A potential rift over the future of the world's biggest military alliance could pose problems for the relationship between President-elect Donald Trump and Russian President Vladimir Putin.
NATO, the Western military alliance founded in Washington in 1949, has been key in pursuing a military defense system sited along Russia's western border.
Last week on Russian television, Putin was applauded when he said Russia could "choke" NATO if it continued to expand toward Russian territory.
Now Russia has said it plans to deploy air missile systems to the Russian outpost of Kaliningrad, a move described by the U.S. State Department as "destabilizing to European security."
Professor Malcolm Chalmers of the Royal United Services Institute said despite Russian saber-rattling the new U.S. president won't withdraw far from the current position on NATO and European security.
"Trump will try again a reset with Russia, and remain, like Obama, reluctant to get involved with Ukraine. But I don't think NATO security guarantees will weaken, and Putin would be foolish to test this," Chalmers told CNBC via email.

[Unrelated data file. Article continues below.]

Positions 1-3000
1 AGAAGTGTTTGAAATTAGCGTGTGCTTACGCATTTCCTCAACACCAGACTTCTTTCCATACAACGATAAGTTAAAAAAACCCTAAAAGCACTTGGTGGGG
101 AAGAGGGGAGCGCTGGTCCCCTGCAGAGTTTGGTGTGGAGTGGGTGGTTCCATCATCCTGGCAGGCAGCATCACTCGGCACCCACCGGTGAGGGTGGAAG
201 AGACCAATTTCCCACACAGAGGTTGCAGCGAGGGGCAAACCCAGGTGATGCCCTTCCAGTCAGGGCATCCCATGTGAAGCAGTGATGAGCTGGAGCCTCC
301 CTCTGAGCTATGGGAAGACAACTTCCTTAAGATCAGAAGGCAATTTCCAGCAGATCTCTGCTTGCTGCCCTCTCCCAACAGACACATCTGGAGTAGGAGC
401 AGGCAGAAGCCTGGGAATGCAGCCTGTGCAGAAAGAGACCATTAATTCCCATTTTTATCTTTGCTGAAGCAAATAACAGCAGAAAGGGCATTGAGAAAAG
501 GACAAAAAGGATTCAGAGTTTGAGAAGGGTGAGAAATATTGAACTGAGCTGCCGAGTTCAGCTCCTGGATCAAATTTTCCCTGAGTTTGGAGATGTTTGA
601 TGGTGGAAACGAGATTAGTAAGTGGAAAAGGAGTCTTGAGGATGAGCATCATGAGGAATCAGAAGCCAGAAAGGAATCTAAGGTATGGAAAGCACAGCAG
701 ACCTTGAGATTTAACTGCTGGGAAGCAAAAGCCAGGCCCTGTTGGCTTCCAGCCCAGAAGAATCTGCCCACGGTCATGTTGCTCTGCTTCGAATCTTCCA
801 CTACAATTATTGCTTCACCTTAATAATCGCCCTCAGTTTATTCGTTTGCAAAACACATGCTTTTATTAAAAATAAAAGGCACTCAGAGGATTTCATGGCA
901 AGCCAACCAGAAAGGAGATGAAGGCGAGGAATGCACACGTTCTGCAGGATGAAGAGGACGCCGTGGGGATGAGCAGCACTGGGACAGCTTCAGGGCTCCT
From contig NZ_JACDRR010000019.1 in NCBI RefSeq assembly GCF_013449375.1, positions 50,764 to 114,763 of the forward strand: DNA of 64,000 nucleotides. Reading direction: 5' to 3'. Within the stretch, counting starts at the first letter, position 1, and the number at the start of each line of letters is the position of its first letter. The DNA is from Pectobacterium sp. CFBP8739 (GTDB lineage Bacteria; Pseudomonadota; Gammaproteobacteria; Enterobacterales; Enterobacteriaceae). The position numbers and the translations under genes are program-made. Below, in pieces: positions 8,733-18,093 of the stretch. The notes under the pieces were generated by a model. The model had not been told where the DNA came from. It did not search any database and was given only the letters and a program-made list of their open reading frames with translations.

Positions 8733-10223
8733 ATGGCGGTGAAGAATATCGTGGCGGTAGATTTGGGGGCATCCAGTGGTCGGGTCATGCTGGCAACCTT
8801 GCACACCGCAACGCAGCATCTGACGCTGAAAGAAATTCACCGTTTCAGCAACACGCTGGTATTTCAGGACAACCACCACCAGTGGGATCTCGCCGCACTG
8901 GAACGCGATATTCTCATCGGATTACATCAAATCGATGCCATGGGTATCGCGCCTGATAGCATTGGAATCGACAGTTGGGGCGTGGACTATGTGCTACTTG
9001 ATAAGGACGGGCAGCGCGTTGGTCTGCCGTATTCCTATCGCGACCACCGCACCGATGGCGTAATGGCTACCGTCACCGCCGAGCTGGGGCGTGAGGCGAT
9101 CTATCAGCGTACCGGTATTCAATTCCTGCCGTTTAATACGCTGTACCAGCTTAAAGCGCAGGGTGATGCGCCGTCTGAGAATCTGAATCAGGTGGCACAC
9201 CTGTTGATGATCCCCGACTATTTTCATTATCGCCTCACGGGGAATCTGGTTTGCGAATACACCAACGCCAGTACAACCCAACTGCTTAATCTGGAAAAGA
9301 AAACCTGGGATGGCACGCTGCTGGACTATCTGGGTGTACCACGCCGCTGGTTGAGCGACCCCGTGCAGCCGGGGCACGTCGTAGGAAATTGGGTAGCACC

However Tate Nurkin Senior Director of Aerospace, Defense & Security at IHS Markit believes any lack of commitment by the U.S. to the alliance will see Russia testing the water.
"If the U.S. under Trump is overly friendly to Russia or wavers in its commitment to the alliance in general and to its Eastern and Baltic allies then we should expect Russia to push and push very hard to test NATO's resolve," he said in an email to CNBC Tuesday.
Nurkin warned that Russia is well skilled at unsettling weaker neighbors as was recently witnessed in Crimea and Eastern Ukraine.
"So, more bullying and coercive diplomacy, which creatively leverages Russian military strength, cyber warfare, creation of narratives to weaken target states and societies and mobilize Russian nationalist communities," Nurkin said.